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Posted in Allerton Hill News, Campaigns, Community Outreach, Education, Policy, Social Media
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Letters to the editor: get your message heard

December 2, 2015

Looking for a simple way to get your message heard?  Write a letter to the editor!

Letters to the editor are probably the best read section of a publication.  Whether you chose to contact a newsletter, newspaper, or magazine, letters to the editor are great ways to:

Complain, about unbalanced coverage, poorly conceived content or illogical editorials.

Set the record straight, about ill-conceived articles, inaccurate information, or unproven misperceptions.

Express a strong reaction, to community events, news coverage, and taxpayer issues.

Explore ideas, about life, community needs, and politics.

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Posted in Allerton Hill News, Campaigns, Community Outreach, Education, Policy, Social Media
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Pick your target and aim: Effective communications

November 12, 2015

Some school communications programs throw tax dollars out the window. Not intentionally, perhaps, but that money is wasted nonetheless.

Those programs are failing to effectively target key audiences.

Identifying who needs to hear your message is only part of the communications process. You must also ensure that they receive and understand your message. That means embracing learning styles, and developing strategies that target each.

According to the Bepko Learning Center at Indiana University, there are three basic learning styles:

  • Visual: Learning is best accomplished by using objects that can be viewed, such as graphs, charts, pictures, or words.  Learning occurs in a closed environment without distractions.  Information that provides a big picture, and then focuses on details, works best.  Bright colors and large numbers also enhance the learning experience. Experts say about 65 percent of all people are visual learners.
  • Auditory:  Information is retained through hearing and speaking.  Often auditory learners prefer to be told information, rather than reading it.  Repeating information may also be important. This type of learner benefits from group settings, where information can be read out loud, discussed, and repeated in several different ways.  Music enhances the learning experience.  Experts say about 30 percent of all people are auditory learners.
  • Kinesthetic:  For this group, information is best learned through demonstrations, experiments, and field work.  Learners benefit from an explanation of how something is done, accompanied by an actual demonstration.  They also learn more effectively if engaged in physical activity while information is conveyed, for example, standing rather than sitting. Most kinesthetic learners are also visual or auditory learners. But those skills are enhanced by the physical activity.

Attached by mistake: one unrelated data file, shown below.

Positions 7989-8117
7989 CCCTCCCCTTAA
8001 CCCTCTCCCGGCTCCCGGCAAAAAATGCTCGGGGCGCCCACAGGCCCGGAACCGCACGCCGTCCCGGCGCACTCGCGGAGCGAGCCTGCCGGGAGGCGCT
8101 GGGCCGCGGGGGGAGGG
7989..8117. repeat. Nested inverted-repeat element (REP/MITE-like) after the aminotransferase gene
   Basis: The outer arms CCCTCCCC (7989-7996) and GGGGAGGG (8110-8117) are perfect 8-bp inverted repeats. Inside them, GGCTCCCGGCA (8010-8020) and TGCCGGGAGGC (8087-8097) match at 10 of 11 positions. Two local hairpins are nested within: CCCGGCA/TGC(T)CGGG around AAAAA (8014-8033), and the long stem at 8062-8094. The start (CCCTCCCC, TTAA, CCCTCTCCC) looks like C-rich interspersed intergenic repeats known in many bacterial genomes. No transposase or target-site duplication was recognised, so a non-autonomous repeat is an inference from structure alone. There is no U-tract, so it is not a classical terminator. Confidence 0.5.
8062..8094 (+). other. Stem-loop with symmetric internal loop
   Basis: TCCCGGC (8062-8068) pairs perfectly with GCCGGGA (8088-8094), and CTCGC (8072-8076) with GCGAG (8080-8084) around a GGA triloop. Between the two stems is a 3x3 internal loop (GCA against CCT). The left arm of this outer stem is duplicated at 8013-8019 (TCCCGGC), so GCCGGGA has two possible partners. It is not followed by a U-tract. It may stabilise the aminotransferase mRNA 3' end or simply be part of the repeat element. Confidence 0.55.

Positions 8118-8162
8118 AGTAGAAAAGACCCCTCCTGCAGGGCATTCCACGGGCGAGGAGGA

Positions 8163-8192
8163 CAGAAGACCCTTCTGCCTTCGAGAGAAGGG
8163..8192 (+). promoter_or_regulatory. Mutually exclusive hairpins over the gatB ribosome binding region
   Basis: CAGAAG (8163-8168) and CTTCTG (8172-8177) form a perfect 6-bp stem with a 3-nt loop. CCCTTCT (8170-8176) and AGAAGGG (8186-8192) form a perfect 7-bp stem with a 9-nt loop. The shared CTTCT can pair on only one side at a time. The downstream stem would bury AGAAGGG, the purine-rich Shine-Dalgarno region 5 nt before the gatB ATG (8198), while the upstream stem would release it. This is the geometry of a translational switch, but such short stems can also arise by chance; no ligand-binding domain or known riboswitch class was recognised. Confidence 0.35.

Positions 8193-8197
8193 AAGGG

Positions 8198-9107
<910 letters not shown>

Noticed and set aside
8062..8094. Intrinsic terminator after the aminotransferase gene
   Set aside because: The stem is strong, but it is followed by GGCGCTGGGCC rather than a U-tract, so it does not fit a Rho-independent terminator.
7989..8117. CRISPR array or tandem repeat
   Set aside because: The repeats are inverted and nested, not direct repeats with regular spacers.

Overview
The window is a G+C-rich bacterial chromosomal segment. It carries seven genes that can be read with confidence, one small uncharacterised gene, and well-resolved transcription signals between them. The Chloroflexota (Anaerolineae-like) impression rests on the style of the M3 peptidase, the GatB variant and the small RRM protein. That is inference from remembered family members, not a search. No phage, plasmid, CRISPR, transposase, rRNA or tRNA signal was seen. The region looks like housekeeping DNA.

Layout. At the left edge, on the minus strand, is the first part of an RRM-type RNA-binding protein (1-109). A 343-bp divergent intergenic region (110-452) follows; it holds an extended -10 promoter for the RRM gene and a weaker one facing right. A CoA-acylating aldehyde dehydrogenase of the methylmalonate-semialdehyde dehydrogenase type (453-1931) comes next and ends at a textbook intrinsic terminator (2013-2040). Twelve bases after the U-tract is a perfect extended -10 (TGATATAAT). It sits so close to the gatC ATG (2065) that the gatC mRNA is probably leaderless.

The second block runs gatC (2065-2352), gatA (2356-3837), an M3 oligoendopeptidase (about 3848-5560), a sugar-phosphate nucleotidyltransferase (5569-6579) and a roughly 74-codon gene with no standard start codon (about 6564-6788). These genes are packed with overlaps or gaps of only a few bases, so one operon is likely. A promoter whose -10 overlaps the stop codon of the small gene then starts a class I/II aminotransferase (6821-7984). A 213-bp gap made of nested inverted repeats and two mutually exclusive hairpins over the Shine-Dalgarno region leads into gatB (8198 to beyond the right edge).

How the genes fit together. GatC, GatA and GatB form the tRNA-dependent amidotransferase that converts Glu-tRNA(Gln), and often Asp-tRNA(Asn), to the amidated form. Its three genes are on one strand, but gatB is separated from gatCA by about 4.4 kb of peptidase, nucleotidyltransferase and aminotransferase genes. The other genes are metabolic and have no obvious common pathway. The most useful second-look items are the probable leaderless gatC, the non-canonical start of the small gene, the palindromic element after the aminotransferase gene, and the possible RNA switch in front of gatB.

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Posted in Campaigns, Community Outreach, Education, Policy
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School Board Recall Vote in Colorado Tests Conservative Policies

November 2, 2015

LITTLETON, Colo. — In this suburban election, lawn signs are being stolen and minivans vandalized. One candidate says she received an email telling her to get cancer and die. Money from the billionaire Koch brothers is funding one side’s commercials and fliers, and upset parents, teachers and labor unions are pouring in cash for the other.

The question facing voters is whether to oust a polarizing school board that has championed charter schools, performance-based teacher pay and other education measures supported by conservatives.

But the vote here in Jefferson County, just west of Denver, has become a money-soaked proxy war between union supporters and conservative groups like the Koch-backed Americans for Prosperity, testing whether parents in an election-year battleground believe a rightward turn in their schools has gone too far.

 

 Click here to continue reading this article on The New York Times »

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West Clermont advocates for public schools

October 29, 2015

There was a full house at the West Clermont Public School Advocacy kickoff meeting, held Oct. 14 in the Science, Technology, Engineering and Math Center at Glen Este High School.

The meeting was led by West Clermont Local School District Superintendent Keith Kline, who encouraged school staff, parents, students and community members to learn more about the effect that charter schools have on public education.

“As you know, public education has been under fire for a long time now. Funding continues to dwindle, we send more and more of our resources to poorly performing, for-profit charter schools and the entire teaching profession continues to be demeaned,” Kline said in an email.

He added, “While there has been some movement in Columbus around charter school accountability, there are still major issues around funding, evaluation of teachers, the burden of assessments and the destruction of public education as we know it. Enough is enough!”

 

 Click here to continue reading this article on The Clermont Sun »

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Posted in Budget & Finance, Campaigns, Community Outreach, Education, Policy